The People’s Court
Cleveland housing court Judge Raymond Pianka uses innovative legal tactics to achieve code compliance, but is it enough to stabilize neighborhoods?
It isn’t every day that a municipal court judge smacks a convicted criminal with a fine of more than $10 million. After all, municipal courts typically hear misdemeanors, not big time felonies or organized crime cases. Equally unusual is for the judge to tell the criminal how to avoid paying a substantial amount of the fine. But that is exactly what Judge Raymond L. Pianka, the housing court judge in Cleveland, did in June 2010.
Two South Carolina-based firms, Interstate Investment Group and Paramount Land Holdings, had neglected 13 properties they owned until they were so dilapidated that the City of Cleveland had to have them demolished to protect public safety. After the firms were summoned to court and failed to appear, they eventually pled “no contest” in all cases, and Pianka levied a total of $13 million in fines.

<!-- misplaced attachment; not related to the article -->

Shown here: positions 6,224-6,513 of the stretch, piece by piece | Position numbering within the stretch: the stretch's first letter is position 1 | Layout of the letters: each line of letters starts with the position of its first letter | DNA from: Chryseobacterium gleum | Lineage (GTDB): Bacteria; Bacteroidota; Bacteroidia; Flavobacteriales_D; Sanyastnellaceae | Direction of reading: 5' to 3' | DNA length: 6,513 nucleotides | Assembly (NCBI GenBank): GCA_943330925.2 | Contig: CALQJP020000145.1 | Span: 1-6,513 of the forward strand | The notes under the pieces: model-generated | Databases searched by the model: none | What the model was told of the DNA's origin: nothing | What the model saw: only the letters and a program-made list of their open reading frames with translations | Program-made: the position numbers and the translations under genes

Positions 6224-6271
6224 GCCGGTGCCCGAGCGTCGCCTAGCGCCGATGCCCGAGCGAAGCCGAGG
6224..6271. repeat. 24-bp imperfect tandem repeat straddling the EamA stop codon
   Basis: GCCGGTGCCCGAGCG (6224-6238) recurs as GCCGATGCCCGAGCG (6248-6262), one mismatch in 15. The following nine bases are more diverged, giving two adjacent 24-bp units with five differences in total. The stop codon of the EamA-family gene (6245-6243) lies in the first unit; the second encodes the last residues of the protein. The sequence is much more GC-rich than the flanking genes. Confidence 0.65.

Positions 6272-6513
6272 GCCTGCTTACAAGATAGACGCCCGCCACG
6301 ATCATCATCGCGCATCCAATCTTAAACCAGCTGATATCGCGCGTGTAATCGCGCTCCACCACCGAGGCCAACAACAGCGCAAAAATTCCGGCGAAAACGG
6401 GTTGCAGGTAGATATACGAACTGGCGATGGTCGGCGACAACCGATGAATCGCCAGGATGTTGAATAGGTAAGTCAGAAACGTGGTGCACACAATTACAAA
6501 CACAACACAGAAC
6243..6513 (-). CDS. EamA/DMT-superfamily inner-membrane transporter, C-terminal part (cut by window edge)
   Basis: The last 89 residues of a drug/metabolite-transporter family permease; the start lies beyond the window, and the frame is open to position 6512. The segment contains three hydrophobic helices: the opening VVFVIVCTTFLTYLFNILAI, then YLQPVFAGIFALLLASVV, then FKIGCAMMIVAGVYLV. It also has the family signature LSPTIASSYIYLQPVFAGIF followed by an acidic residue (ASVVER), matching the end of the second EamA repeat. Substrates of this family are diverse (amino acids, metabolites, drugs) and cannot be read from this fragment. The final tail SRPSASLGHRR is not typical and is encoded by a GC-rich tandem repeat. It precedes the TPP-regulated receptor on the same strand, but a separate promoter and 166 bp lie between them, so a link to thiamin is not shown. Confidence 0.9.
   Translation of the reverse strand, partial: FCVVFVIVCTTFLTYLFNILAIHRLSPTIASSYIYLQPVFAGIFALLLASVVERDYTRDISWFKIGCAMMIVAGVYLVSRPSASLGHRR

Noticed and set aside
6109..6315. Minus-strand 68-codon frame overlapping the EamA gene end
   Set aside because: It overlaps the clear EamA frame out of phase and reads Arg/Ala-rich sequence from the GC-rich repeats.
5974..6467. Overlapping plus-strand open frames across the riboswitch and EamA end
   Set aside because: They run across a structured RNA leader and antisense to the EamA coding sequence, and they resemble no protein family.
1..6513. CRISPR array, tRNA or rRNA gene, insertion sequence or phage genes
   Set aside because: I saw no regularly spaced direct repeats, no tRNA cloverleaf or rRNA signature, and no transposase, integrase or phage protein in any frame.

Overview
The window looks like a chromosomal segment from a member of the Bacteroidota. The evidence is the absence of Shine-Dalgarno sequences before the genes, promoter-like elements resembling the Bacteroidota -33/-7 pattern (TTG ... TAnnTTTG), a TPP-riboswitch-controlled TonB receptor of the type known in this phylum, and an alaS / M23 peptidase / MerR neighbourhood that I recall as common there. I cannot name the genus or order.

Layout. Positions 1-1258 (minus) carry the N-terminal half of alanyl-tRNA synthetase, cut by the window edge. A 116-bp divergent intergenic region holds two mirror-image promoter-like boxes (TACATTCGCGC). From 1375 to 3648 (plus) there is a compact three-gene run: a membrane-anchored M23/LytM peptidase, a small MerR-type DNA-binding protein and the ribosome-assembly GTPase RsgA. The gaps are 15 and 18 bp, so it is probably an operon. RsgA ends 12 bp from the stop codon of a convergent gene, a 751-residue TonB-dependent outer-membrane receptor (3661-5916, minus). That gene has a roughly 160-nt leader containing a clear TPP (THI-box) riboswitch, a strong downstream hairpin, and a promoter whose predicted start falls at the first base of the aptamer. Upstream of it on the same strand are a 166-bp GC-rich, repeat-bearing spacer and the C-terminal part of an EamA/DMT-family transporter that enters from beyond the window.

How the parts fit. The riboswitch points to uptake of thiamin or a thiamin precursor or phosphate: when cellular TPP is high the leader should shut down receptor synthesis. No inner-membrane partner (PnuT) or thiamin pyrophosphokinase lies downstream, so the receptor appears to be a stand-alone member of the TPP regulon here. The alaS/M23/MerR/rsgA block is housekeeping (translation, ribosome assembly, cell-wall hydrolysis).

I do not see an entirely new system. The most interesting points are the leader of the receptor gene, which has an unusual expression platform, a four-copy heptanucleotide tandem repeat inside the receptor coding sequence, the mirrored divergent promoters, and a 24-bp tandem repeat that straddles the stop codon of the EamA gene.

Pianka’s attempts to bring far-flung speculators to account for their effects on Cleveland’s neighborhoods are bucking conventional legal practice on several fronts. How and why has Cleveland’s Housing Court become, in the words of Alex Kotlowitz in a 2009 New York Times Magazine article, “one of the most powerful instruments in the city’s fight for survival”?
Kermit Lind is a clinical law professor (retired) at Cleveland State University’s Cleveland-Marshall College of Law. He is currently working with Judge Pianka in the Cleveland Housing Court.
- “Cleaning Up After the Foreclosure Tsunami: Tackling Bank Walk-Aways and Vulture Investors,” by Frank Ford, Shelterforce, Winter 2009
- “Cleveland at the Crossroads,” by National Vacant Property Campaign and released by Neighborhood Progress, Inc., June 2005